Publication 947 - Introductory Material
Third party designee. The authority given to a designee has been expanded and is now revocable. Designees will now be able to exchange information
with the IRS. They may
also request and receive written tax information relating to the tax return, including copies of notices, correspondence,
and account transcripts. The
designee may now be any individual (including a spouse), corporation, firm, organization, or partnership. To name a designee,
check the Yes
box in the Third Party Designee area of the return. See Third party designee under When Is a Power of Attorney Not
Use of Form 2848 is limited to appointing a representative. If the representative you appoint is not qualified to sign Part II of Form 2848, Form 2848 will not be honored and will be
returned to you. As of
March 2004, the IRS will no longer treat such invalid forms as authority for the person you named to receive your tax information.
Authorization to file Form 2848 or Form 8821 electronically. Your representative may be able to file Form 2848 or Form 8821 with the IRS electronically. PIN number boxes have been added
to the taxpayer's
signature section. Entering a PIN number will give your representative authority to file your form electronically using the
PIN number as the
electronic signature. You can use any five digits other than all zeros as a PIN number. You may use the same PIN number that
you used on other filings
with the IRS.
Practitioners' hotline. The Practitioner Priority Service® is a nationwide, toll-free hotline that provides professional support to practitioners
questions. This service is available weekdays from 7:30 a.m. to 5:30 p.m. local time. The toll-free number for this service
Non-IRS powers of attorney. A general, durable, or limited power of attorney will be accepted by the IRS if it satisfies the same requirements stated
in Form 2848. If the
non-IRS power of attorney does not contain all the required information, the attorney-in-fact (the representative) appointed
by the non-IRS power of
attorney may be able to add the missing information by attaching a Form 2848. See Non-IRS powers of attorney under When Is a Power of
Attorney Required, later.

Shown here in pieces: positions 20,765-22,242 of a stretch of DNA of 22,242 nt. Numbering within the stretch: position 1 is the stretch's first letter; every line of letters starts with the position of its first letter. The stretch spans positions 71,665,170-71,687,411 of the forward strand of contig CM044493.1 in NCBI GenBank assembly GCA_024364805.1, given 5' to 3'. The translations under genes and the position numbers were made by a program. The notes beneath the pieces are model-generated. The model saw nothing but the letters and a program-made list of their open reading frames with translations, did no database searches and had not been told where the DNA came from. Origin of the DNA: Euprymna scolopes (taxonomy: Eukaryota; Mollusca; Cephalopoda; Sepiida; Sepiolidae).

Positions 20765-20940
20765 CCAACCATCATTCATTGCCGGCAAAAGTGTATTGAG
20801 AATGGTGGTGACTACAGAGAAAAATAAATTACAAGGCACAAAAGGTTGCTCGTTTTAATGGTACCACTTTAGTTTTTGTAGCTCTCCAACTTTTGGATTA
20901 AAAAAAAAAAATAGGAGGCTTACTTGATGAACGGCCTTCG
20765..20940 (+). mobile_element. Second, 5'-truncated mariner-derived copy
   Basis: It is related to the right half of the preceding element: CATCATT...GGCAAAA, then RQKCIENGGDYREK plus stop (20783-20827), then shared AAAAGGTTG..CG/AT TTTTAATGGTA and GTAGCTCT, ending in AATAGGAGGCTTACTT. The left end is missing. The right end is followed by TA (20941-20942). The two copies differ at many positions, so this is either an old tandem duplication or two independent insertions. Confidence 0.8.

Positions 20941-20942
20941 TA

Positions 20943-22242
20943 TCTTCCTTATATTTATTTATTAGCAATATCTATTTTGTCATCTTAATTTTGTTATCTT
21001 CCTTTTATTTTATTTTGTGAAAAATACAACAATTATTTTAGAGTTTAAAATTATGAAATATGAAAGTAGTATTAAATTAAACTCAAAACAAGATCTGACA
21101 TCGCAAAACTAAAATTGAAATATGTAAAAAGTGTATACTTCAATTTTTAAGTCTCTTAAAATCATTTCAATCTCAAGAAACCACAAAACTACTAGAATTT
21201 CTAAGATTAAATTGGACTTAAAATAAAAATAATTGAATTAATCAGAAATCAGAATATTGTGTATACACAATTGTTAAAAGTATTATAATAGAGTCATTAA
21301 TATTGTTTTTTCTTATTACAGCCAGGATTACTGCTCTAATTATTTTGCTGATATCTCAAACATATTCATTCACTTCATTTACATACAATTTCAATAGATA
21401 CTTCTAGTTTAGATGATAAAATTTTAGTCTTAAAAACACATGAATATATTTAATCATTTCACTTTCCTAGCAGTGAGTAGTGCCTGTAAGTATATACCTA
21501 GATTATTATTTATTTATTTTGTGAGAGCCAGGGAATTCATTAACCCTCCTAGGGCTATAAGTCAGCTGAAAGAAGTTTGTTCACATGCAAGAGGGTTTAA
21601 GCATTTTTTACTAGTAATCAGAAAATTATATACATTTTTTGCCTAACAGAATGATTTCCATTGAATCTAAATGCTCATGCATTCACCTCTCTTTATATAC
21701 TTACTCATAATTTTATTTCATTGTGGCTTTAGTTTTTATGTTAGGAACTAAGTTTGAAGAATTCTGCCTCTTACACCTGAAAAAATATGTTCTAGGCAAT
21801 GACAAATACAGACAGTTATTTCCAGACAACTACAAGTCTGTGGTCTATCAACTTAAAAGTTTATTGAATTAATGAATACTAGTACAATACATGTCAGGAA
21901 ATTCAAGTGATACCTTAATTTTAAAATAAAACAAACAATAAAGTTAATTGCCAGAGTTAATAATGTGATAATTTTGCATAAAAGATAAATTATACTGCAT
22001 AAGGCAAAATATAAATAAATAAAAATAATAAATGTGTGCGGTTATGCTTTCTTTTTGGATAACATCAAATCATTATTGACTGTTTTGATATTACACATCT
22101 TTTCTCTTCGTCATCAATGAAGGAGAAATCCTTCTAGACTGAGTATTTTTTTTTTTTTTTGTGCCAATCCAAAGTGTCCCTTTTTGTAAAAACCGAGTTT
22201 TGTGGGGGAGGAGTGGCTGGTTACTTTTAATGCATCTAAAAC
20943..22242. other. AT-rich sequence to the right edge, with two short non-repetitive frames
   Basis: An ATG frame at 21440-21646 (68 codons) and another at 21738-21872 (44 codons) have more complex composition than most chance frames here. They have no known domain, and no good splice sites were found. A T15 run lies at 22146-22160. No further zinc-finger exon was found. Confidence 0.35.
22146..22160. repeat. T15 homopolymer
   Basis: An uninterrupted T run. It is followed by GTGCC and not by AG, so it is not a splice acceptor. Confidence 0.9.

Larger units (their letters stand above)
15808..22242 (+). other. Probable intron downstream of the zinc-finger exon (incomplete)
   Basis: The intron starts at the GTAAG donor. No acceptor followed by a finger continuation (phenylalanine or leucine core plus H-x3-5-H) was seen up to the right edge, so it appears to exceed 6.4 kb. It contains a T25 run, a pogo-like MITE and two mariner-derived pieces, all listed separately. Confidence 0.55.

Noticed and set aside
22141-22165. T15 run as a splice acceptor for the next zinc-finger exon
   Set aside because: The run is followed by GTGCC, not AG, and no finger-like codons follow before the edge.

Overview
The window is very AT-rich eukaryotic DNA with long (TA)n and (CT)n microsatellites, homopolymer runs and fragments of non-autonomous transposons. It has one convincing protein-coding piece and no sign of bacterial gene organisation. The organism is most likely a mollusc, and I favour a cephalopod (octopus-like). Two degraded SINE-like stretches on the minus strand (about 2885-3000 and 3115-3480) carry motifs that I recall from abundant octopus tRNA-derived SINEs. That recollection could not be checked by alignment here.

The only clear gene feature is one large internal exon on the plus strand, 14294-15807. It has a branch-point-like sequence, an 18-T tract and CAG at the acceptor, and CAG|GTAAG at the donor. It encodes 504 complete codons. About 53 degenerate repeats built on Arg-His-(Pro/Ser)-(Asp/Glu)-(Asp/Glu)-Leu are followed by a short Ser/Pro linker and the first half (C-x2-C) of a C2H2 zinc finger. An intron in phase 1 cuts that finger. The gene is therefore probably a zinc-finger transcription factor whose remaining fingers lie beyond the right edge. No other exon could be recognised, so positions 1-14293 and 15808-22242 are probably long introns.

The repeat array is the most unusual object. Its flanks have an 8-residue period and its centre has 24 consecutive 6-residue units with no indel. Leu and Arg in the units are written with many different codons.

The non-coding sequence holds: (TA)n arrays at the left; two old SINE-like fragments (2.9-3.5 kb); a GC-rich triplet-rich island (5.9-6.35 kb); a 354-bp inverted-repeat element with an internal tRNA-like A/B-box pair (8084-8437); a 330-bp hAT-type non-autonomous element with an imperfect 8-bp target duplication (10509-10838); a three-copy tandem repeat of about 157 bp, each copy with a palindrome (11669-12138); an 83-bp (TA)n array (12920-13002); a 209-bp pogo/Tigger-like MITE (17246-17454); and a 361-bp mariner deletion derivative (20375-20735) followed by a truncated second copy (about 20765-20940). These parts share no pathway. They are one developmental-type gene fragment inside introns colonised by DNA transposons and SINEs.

This publication discusses who can represent a taxpayer before the IRS and what forms or documents are used to authorize a
person to represent a
taxpayer. Usually, attorneys, certified public accountants (CPAs), enrolled agents, and enrolled actuaries can represent taxpayers
before the IRS.
Under special circumstances, other individuals, including unenrolled return preparers, can represent taxpayers before the
IRS. For details regarding
taxpayer representation, see Who Can Practice Before the IRS, later. This publication also contains a Glossary
that defines certain professional titles as well as various terms.
Also covered is the use of Form 8821,Tax Information Authorization, to authorize an individual or certain entities to receive and
inspect a taxpayer's confidential tax information. See Disclosure of tax return information under When Is a Power of Attorney Not
Many of the terms used in this publication, such as enrolled agent
are defined in the Glossary
the back of this publication.
Comments and suggestions.
We welcome your comments about this publication and your suggestions for future editions.
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. Please put “Publications Comment
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You can write to us at the following address:
Internal Revenue Service
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1111 Constitution Ave. NW
Washington, DC 20224
We respond to many letters by telephone. Therefore, it would be helpful if you would include your daytime phone number,
including the area code, in
Useful Items - You may want to see:
Your Rights as a Taxpayer
Limited Practice Without Enrollment
Circular No. 230
Regulations Governing the Practice of Attorneys, Certified Public Accountants, Enrolled Agents, Enrolled Actuaries, and Appraisers
Internal Revenue Service
Ordering publications and forms.
See How To Get Tax Help
, near the end of this publication, for information about getting publications and forms.